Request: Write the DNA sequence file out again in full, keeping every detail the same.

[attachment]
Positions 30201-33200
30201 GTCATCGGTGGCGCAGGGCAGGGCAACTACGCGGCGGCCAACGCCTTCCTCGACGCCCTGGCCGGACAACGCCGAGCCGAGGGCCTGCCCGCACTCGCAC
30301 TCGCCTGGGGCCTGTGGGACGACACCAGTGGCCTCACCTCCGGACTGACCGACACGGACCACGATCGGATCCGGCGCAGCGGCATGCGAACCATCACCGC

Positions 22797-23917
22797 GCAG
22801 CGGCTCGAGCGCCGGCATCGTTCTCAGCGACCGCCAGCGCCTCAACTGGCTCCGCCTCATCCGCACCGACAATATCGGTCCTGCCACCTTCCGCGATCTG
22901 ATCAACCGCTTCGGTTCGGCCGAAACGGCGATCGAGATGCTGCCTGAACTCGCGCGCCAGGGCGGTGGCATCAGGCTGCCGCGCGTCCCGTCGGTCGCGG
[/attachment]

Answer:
Positions 30201-33200
30201 GTCATCGGTGGCGCAGGGCAGGGCAACTACGCGGCGGCCAACGCCTTCCTCGACGCCCTGGCCGGACAACGCCGAGCCGAGGGCCTGCCCGCACTCGCAC
30301 TCGCCTGGGGCCTGTGGGACGACACCAGTGGCCTCACCTCCGGACTGACCGACACGGACCACGATCGGATCCGGCGCAGCGGCATGCGAACCATCACCGC

Positions 22797-23917
22797 GCAG
22801 CGGCTCGAGCGCCGGCATCGTTCTCAGCGACCGCCAGCGCCTCAACTGGCTCCGCCTCATCCGCACCGACAATATCGGTCCTGCCACCTTCCGCGATCTG
22901 ATCAACCGCTTCGGTTCGGCCGAAACGGCGATCGAGATGCTGCCTGAACTCGCGCGCCAGGGCGGTGGCATCAGGCTGCCGCGCGTCCCGTCGGTCGCGG